If you’re not sure who you are selling to, then why are you selling to them? In order to really engage potential buyers for meaningful sales conversations, your sales team must first clearly establish a buyer persona.
You might have an idea of the overall market to which you’re targeting, but there’s an important saying from Business Network International that really applies in this case:
‘Specific is terrific!’
A bit cheesy? Definitely. But you’ll never forget it (Believe me, I’ve tried).
Where that saying comes into prospecting and social selling is in the development of what is termed “buyer personas.”
What is a buyer persona?
It is a hypothetical profile of your ideal prospect. In the simplest terms, your ideal prospect means those buyers that are most likely to buy from you. They are based on real data about customer demographics and online behavior, as well as assumptions about their pain points and motivations when buying your product.
You may already have a sense about the profile of your usual customers. You know their average age, income range and education levels. From here, you can delve even more deeply into their interests, wants and needs and concerns. What are their attitudes and motivations? How do they talk and express themselves? What current events or trends are hot topics for them?
Creating your framework for persona-based selling starts by enabling your sales development team with the buyer knowledge and data needed to field questions like experts. Sales development leader and writer, Ralph Barsi, says it begins with onboarding. 20% of sales training time should be spent focusing on your company (history, product, core values, etc.) and 80% of the time focused on your prospects.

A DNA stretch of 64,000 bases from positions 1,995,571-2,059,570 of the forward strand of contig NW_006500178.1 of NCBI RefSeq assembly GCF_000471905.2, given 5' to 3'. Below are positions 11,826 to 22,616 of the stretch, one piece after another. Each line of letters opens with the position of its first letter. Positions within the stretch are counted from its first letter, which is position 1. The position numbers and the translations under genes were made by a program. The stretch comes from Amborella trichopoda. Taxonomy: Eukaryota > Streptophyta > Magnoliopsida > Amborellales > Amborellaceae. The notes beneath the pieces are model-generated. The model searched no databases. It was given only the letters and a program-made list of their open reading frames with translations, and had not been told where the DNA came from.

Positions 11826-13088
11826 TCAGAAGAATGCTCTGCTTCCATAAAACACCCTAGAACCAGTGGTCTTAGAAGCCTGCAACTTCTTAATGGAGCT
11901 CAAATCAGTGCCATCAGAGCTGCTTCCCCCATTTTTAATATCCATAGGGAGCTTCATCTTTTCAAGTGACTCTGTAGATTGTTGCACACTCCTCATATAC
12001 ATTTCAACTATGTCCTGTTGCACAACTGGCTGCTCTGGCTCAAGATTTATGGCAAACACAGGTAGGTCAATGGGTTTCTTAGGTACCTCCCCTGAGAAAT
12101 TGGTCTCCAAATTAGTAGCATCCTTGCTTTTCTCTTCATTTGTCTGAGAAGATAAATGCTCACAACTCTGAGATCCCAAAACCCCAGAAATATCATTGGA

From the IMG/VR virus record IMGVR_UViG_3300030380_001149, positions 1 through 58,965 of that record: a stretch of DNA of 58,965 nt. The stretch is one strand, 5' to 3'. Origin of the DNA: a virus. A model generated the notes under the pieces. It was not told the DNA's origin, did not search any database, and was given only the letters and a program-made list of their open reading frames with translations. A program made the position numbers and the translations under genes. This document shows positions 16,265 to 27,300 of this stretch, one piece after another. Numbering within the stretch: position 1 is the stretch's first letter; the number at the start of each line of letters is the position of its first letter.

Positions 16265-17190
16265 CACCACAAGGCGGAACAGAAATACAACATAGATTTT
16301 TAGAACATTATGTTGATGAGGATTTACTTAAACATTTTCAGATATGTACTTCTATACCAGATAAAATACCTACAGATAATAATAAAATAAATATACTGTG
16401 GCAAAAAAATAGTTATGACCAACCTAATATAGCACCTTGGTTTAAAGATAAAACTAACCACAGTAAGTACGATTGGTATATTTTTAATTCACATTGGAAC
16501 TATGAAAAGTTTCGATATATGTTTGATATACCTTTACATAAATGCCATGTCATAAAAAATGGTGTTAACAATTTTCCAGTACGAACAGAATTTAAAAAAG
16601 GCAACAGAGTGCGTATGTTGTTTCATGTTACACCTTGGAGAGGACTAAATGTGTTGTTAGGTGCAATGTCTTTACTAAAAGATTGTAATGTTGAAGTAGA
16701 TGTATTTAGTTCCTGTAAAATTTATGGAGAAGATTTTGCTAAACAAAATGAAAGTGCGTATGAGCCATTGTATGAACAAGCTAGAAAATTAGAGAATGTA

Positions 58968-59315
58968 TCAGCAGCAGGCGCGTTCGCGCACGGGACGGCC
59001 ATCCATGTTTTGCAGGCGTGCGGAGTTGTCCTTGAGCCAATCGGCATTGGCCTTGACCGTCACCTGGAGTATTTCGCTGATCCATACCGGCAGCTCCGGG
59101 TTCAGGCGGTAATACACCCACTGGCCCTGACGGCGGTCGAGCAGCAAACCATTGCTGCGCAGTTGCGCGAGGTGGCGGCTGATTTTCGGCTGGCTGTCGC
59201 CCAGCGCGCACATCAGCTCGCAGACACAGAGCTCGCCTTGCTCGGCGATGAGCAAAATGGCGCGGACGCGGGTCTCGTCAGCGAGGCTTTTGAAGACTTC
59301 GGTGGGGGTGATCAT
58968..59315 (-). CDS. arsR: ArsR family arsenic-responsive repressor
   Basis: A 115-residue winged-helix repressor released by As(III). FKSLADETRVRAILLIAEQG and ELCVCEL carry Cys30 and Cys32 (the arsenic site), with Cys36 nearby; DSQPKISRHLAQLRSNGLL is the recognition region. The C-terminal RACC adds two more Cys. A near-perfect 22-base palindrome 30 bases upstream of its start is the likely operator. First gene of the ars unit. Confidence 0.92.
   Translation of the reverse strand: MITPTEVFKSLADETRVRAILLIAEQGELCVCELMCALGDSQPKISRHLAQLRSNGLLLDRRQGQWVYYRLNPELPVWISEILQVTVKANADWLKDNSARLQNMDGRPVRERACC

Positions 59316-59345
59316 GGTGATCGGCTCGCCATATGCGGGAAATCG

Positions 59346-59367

Your business exists solely to serve your buyers — to truly understand their needs, pains, and businesses — and what better way to show true empathy than focusing the majority of your sales development team’s attention on them?
Why is a buyer persona important?
These personas help you relate to your potential customers as real human beings, and guides both content creation, distribution and social selling.
This research is the first stage in creating your social selling strategy. Once you have an ideal customer profile in mind, your teams can then start creating content with a clear idea of what will interest and resonate with the buyer.
When buyer personas are used effectively, prospects feel as though you are speaking to them directly. It’s as if you intuitively know their needs and business problems and are speaking their language. And in a sense, you do. When you’re focused on persona-based selling, it’s your messaging that converts. Personalized and intentional messaging is the key to success when it comes to connecting and converting these well-defined buyer personas.
Frontline sellers have learned the hard way that over-automated or over-generalized emails suck, and under-researched cold calls can be excruciatingly painful (both for the seller and the buyer). But this is not news to anyone. Instead of delivering the same plain-vanilla message to all prospects, you should research prospects as individuals and address them more genuinely and creatively.
How do I create a buyer persona?
To find your demographics, you could conduct interviews or surveys. Find out what buyers main concerns are or objectives they had during the sales process.